“Go outside and play!” How many times did we hear that as kids? It seems our parents were definitely on to something, as the health benefits of being outdoors are varied and wide-reaching. But being close to nature is not the only thing that geocaching has going for it, with going to events and solving puzzles also having great rewards.
I had a look at what some experts had to say about various activities that are part of geocaching and I made a list of 8 ways geocachers benefit from their hobby.
1. Boosts Immunity
Since 2004, the Japanese government has invested millions of dollars researching shinrin-yoku, or forest-bathing. The idea is to reap the health benefits of being close to nature and walking through a forest. Researchers brought middle-aged business men in to the forest outside Tokyo for twice daily hikes over a period of three days and found that the activity levels of ‘natural killer’ cells (NK cells) increased by 56% after day two. NK activity were used as, “an indicator of immune function, particularly as an indicator of anticancer activity.”
So the next time someone looks at you funny for saying you’re going geocaching, just tell them you’re practicing the Japanese therapy of shinrin-yoku instead 😉
2. Relieves Stress
The research team also measured levels of cortisol (the stress hormone) in the subject’s saliva and found the levels significantly lower in the forest environment. Even proximity to green spaces in more urban areas can result in lower stress levels, meaning just a walk in a local park to pick up some caches can help you relax.
3. Taps in to your Creativity
Psychologists at the University of Utah and the University of Kansas found that being in touch with nature made subjects scores on a creativity test soar. No wonder then, that there are so many creative caches out there!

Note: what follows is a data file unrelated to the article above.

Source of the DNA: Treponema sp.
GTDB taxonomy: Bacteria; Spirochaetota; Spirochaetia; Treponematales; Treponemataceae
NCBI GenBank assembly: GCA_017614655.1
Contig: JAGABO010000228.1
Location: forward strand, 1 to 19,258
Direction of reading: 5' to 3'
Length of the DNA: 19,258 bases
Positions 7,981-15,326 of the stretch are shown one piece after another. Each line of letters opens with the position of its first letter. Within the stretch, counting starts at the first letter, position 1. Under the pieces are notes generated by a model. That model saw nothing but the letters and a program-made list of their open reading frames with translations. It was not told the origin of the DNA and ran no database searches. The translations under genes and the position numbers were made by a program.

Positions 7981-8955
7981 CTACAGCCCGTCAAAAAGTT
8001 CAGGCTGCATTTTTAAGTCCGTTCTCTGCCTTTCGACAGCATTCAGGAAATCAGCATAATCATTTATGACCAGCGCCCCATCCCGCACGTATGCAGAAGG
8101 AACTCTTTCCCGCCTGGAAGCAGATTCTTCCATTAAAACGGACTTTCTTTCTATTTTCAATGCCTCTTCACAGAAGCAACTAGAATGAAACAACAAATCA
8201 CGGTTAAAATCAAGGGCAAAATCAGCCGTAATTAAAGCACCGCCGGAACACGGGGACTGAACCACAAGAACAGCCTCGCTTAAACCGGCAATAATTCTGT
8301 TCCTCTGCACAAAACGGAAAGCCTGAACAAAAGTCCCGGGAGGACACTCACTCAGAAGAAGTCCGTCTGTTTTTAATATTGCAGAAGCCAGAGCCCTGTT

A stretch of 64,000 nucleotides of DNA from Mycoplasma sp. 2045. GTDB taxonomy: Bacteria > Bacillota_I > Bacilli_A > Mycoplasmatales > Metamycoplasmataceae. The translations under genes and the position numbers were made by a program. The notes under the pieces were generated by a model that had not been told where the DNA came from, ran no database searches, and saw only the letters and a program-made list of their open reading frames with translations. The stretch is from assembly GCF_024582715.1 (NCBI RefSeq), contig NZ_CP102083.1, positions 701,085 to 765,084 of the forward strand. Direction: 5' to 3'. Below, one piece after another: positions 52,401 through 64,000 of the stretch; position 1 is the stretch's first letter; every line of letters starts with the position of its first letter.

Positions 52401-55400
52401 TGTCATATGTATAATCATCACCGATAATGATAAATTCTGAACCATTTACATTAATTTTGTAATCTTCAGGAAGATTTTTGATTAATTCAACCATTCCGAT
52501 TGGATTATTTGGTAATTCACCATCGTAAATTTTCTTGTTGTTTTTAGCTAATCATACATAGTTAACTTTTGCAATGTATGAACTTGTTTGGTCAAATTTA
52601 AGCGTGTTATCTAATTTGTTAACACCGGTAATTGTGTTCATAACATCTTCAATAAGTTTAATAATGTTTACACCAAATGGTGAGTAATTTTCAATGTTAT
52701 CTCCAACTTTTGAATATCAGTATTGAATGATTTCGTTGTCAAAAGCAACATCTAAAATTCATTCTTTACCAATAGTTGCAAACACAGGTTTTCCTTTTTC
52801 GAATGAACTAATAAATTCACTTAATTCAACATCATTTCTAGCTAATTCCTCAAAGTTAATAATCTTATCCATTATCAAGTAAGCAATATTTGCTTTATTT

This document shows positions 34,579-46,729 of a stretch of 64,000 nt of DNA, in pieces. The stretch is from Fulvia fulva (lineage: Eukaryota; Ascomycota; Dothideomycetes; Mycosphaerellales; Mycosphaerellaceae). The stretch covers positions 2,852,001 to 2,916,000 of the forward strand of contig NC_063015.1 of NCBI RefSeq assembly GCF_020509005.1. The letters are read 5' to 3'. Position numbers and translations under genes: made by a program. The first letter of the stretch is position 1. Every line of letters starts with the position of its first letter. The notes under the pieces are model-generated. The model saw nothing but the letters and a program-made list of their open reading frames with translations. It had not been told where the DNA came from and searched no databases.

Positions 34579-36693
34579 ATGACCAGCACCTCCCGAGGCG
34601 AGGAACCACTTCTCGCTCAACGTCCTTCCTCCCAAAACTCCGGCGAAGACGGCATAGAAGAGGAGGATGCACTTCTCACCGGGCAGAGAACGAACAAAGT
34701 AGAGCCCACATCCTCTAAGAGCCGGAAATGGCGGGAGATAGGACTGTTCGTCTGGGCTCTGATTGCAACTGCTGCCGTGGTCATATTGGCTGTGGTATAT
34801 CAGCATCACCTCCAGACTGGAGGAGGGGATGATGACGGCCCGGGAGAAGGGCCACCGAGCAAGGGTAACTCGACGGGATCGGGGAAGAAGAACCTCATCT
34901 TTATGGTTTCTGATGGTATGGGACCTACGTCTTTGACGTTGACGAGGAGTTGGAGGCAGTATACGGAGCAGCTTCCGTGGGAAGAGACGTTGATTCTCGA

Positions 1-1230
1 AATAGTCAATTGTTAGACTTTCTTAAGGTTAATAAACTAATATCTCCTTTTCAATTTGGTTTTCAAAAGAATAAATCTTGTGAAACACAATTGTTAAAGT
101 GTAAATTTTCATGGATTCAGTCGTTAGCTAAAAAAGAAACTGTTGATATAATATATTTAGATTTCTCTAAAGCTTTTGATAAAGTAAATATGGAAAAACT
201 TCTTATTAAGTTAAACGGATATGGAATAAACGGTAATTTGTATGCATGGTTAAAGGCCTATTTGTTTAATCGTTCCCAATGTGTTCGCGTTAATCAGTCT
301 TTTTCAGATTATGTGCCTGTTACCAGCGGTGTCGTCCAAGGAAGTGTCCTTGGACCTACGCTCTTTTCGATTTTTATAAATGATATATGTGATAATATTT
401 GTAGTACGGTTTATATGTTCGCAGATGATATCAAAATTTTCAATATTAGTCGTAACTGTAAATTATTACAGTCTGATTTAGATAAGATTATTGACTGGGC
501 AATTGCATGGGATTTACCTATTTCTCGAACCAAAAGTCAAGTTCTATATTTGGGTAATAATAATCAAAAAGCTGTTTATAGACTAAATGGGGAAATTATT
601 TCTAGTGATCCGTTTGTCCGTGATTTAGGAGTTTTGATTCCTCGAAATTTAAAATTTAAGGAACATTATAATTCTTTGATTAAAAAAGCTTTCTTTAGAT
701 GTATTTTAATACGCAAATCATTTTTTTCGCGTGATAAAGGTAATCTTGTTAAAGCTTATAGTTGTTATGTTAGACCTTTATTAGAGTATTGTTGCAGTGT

4. Improves Memory
Doing a variety of puzzles can be very beneficial to your mental health. A US Study of older priests and nuns found that subjects who undertook diverse cognitive activities, including reading a newspaper and doing puzzles were 47% less likely to develop Alzheimer’s disease.
5. Boosts Mental Health
A 2010 study funded by the National Institutes of Heatlh in the US measured various factors including diet, supplements and exercise and found that cognitive training was most closely linked to a decreased risk of mental decline. If you feel like you’re not getting anywhere with puzzle caches, at least you’re giving your brain a workout trying to solve them! Every cloud 😉
6. Gets You Moving
I don’t need to refer to any studies on the health advantages of exercising; the benefits are well known and plentiful. If you need extra motivation to get outside and get moving (and I know I do!), just make a geocache your reward at the end and you’ll be in better shape before you know it, reaping the rewards including reduced risk of heart disease and strengthening of bones and muscles.
7. Promotes Eustress
Eustress is a type of ‘positive’ stress that you get when you do something you find fun, like riding a roller coaster or driving a go-kart. Assuming that you go geocaching because it makes you happy, then chances are the thrill of making the find is releasing eustress, which is really important to stay mentally happy.
8. Reduces Symptoms of Depression
Researchers at University College Dublin found that “going out for coffee or chatting to a friend can reduce the symptoms of depression.” Just in case you needed another excuse to attend that geocaching event! I recently read this article about Joel Leaman, who found that geocaching helps him with his depression and anxiety.
The next time someone asks you ‘what’s the point?’, be sure to tell them all about the benefits of our awesome hobby. Is there such thing as a healthy obsession? I think geocaching proves that there is!
How has geocaching benefited your life? Let me know in the comments!
© 2016 | Sarah Murphy | All Rights Reserved